It's Nothing But Nets Week in the nation's capital and Washingtonians have committed to send 10,000 insecticide-treated bed nets to displaced families in Africa.
Since last weekend the Nothing But Nets campaign has hosted events in Washington to garner more support in the fight against malaria – the number one killer of refugees in Africa.
In partnership with the United Nations Foundation, the campaign aims to raise $100,000 during its Washington tour.
Local partners include the United Methodist Church, the Union for Reform Judaism, Exxon Mobil, Orkin, Inc., the Washington Mystics women's pro basketball team, the D.C. United pro soccer team, the Washington Kastles pro tennis team; and the Washington Bayhawks pro lacrosse team.
"We need to network our efforts more with these other partners now," United Methodist Bishop John R. Schol of Washington told the denomination's news service.
On Tuesday, the campaign held a kick-off rally where councilman Jack Evans officially proclaimed June 13-23, 2009, Nothing But Nets Week in D.C.
"As we near World Refugee Day on June 20, I am proud to see my fellow Washingtonians join the effort to prevent malaria among one of the world's most vulnerable populations," said Evans. "Leaders can step forward, but it is the work of everyday citizens that has the power to make a significant difference in addressing global challenges like malaria."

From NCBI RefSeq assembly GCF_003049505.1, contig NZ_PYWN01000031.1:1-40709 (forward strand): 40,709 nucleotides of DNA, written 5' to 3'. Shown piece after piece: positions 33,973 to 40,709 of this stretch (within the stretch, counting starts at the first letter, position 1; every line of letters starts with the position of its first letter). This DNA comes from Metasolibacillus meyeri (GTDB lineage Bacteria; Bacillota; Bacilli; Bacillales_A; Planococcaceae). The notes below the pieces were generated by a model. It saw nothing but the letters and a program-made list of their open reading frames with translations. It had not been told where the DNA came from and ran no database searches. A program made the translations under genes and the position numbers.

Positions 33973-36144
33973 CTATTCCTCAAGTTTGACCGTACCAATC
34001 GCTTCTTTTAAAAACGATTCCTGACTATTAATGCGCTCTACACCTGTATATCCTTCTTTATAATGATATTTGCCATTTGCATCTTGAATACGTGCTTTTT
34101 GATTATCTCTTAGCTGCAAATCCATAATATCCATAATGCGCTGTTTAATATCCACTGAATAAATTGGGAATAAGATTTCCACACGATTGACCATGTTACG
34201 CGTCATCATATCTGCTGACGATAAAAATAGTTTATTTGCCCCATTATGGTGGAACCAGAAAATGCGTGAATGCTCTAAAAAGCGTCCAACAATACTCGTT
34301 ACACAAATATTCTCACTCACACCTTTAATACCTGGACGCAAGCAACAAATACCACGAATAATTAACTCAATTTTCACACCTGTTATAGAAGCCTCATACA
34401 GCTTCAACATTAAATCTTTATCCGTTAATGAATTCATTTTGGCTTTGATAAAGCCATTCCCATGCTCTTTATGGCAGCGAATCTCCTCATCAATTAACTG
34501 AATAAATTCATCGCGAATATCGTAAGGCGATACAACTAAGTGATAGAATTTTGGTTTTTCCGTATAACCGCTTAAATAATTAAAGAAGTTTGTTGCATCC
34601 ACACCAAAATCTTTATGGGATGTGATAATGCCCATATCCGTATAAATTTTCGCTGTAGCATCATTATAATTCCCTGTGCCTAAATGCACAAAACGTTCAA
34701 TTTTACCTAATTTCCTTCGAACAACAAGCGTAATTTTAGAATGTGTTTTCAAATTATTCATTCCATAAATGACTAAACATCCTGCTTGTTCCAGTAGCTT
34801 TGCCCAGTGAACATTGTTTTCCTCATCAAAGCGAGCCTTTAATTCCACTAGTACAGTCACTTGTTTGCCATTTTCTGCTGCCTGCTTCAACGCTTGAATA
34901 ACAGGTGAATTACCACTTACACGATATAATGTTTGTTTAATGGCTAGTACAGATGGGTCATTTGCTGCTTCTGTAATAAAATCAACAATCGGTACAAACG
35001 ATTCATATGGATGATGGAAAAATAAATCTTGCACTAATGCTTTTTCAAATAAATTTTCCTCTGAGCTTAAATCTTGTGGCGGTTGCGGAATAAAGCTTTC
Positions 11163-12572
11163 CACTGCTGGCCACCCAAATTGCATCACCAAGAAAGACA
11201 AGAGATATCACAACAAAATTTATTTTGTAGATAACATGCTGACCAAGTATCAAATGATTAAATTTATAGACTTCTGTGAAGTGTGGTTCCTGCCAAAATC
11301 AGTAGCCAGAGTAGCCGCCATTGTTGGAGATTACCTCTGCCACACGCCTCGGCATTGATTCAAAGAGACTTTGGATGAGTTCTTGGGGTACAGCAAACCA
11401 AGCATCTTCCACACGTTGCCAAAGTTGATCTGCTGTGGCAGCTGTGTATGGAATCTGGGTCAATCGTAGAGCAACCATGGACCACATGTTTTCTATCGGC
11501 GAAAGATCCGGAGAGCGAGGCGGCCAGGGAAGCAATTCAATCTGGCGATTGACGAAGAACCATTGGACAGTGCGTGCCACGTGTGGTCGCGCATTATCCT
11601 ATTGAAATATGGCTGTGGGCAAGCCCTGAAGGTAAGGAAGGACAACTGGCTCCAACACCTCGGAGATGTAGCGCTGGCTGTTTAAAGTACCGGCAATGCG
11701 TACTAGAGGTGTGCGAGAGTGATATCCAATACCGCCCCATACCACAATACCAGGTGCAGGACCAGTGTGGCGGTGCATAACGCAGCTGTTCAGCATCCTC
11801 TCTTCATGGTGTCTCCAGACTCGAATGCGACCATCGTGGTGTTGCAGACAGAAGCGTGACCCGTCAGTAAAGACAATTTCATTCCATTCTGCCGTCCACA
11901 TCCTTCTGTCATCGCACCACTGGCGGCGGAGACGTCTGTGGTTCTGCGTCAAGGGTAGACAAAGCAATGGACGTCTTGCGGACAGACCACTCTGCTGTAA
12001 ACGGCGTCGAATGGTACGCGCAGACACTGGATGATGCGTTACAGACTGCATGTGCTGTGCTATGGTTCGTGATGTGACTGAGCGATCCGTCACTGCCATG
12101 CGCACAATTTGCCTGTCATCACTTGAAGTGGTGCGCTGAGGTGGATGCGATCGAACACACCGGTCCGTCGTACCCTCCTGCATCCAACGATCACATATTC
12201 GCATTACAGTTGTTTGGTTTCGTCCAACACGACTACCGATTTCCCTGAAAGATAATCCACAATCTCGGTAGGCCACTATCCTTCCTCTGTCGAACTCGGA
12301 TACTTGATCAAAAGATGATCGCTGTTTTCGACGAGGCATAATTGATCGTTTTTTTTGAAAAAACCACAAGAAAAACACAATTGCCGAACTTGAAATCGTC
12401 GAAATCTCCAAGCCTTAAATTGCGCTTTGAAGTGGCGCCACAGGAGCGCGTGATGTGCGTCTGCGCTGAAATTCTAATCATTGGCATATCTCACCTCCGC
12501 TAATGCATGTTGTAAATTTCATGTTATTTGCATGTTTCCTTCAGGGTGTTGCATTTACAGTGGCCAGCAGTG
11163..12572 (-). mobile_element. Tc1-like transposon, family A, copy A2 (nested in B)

Nothing But Nets is a global, grassroots campaign to save lives by preventing malaria. The campaign notes that over one million refugees in Africa have been displaced from conflicts in Darfur and other regions and are particularly susceptible to contracting malaria due to inadequate shelter and unsanitary living conditions.
In addition to the 275,000 bed nets that have already been distributed to families in Uganda, Tanzania, Kenya and Sudan through the grassroots campaign, another 346,000 nets are needed to protect the rest of the refugees.
Each net costs $10.
Washington, D.C., is the 16th stop in the Nothing But Nets tour of U.S. cities.